Our ability to harness nuclear energy has existed for quite a while now and yet nuclear energy is only responsible for providing 10% of the world's energy. There are 439 nuclear reactors spread across 31 countries with 160 more reactors planned for the future and yet nuclear energy has stagnated since the 80's. What…
Ka-freaking-boom. The piercing blue flash reverberates through the water and looks cooler than my imagination. If watching movies has taught me anything, it's that when you see that particular shade of glowing blue, something superhuman is happening. And yes, a nuclear reactor starting up is as powerful as it gets.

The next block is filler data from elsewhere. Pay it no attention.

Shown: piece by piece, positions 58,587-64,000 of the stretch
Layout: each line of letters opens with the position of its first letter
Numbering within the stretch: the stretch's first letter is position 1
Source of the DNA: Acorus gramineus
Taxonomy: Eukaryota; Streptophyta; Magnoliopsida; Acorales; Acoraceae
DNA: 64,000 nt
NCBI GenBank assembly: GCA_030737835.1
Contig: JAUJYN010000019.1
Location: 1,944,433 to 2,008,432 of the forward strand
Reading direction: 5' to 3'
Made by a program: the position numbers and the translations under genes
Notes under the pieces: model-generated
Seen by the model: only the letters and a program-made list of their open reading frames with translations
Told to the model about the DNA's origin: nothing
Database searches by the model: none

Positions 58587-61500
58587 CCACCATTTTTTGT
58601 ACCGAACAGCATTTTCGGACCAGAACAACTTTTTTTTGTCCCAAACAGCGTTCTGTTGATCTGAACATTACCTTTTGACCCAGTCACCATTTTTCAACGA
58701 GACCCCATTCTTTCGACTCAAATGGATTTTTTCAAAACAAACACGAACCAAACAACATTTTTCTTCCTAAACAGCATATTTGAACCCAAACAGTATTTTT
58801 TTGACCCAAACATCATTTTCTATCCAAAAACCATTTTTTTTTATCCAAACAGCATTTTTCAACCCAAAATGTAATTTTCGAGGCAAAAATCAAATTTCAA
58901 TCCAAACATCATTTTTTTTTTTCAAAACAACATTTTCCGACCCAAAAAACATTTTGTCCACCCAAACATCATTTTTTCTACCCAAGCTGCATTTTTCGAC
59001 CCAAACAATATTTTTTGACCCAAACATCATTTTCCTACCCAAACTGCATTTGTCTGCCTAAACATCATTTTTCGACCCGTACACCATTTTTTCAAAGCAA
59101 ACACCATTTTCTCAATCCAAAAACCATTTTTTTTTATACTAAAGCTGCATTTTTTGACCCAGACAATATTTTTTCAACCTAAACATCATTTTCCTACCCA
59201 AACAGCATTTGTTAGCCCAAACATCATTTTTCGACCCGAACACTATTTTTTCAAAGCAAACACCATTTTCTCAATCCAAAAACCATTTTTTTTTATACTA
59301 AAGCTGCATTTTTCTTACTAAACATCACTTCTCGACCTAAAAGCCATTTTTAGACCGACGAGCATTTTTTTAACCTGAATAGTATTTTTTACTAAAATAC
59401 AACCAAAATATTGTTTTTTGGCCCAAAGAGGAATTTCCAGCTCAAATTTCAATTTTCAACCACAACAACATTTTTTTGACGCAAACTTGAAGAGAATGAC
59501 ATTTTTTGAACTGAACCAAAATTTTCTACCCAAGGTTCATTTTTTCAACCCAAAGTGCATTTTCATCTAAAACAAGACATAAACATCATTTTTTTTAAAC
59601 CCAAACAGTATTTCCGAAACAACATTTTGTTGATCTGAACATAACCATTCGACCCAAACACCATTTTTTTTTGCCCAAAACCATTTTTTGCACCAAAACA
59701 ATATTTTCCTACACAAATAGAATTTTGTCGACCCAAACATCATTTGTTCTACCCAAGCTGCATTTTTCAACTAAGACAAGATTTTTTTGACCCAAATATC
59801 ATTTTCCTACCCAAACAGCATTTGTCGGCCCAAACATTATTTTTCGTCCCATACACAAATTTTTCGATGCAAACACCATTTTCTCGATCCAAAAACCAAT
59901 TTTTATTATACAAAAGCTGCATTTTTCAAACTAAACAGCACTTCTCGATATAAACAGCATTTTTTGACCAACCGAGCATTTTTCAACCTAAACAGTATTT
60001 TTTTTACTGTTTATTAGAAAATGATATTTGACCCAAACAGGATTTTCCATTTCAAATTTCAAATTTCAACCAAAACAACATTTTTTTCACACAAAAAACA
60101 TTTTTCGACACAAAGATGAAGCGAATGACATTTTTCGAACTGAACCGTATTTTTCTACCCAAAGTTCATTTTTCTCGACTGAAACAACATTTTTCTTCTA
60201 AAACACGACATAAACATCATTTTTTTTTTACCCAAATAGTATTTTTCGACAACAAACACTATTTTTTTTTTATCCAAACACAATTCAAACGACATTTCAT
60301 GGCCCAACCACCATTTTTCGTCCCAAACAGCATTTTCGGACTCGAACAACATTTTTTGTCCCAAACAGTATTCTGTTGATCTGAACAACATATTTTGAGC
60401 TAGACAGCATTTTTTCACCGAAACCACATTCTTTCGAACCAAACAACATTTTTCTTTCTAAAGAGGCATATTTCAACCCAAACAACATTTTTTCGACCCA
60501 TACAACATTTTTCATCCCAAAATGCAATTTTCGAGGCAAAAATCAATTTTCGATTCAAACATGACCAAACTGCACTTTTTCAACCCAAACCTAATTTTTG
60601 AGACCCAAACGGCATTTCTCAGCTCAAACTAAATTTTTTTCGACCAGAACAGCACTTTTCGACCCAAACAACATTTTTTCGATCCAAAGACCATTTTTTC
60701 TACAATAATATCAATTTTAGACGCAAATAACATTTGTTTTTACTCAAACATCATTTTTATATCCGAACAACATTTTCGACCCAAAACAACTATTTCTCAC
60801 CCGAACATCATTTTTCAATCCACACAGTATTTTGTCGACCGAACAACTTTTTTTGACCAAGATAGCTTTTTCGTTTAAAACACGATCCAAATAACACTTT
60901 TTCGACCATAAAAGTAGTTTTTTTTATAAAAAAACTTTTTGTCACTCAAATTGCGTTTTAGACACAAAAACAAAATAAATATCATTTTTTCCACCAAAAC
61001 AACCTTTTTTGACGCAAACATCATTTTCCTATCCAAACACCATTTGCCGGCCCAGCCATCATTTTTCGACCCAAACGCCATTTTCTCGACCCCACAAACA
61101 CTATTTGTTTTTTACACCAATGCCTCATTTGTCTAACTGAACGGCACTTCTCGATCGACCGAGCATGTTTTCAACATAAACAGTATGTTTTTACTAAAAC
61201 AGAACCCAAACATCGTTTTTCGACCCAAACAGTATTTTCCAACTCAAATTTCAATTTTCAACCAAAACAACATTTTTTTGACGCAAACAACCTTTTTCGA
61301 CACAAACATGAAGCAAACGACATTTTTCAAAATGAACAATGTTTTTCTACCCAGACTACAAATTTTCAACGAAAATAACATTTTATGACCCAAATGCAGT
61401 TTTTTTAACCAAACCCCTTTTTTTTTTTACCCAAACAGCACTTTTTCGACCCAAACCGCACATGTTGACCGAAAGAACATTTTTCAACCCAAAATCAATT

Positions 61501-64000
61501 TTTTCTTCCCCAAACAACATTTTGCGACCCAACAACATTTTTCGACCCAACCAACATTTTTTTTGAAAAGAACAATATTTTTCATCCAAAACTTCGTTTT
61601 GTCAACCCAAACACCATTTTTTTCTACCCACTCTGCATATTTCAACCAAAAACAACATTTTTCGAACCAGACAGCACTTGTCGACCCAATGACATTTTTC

In this week's landscape reads, we get to see just how screwed we are in the drought, visit a 2 billion-year-old nuclear reactor (all natural!), investigate mysterious fires in North Korea, and tour tornado shelters that look like real-life hobbit holes.
The earth formed a nuclear reactor by chance. Two billion years ago. Really.
Two billion years ago, planet Earth had natural nuclear fission reactors, burning inside its crust. You are looking at the remains of one of them, located in Oklo, Gabon.
Nuclear fusion is a tricky business: the last thing you want is any of the residual radioactive isotopes leaking out from the reactor. So how might California's National Ignition Facility mitigate that possibility? By laser punching. Obviously.
A unit of Intellectual Ventures—the patent firm started by ex-Microsoft chief tech dude Nathan Myhrvold and funded partly by Bill Gates—called TerraPower is talking with Toshiba about using its nuclear reactor tech to build underground reactors.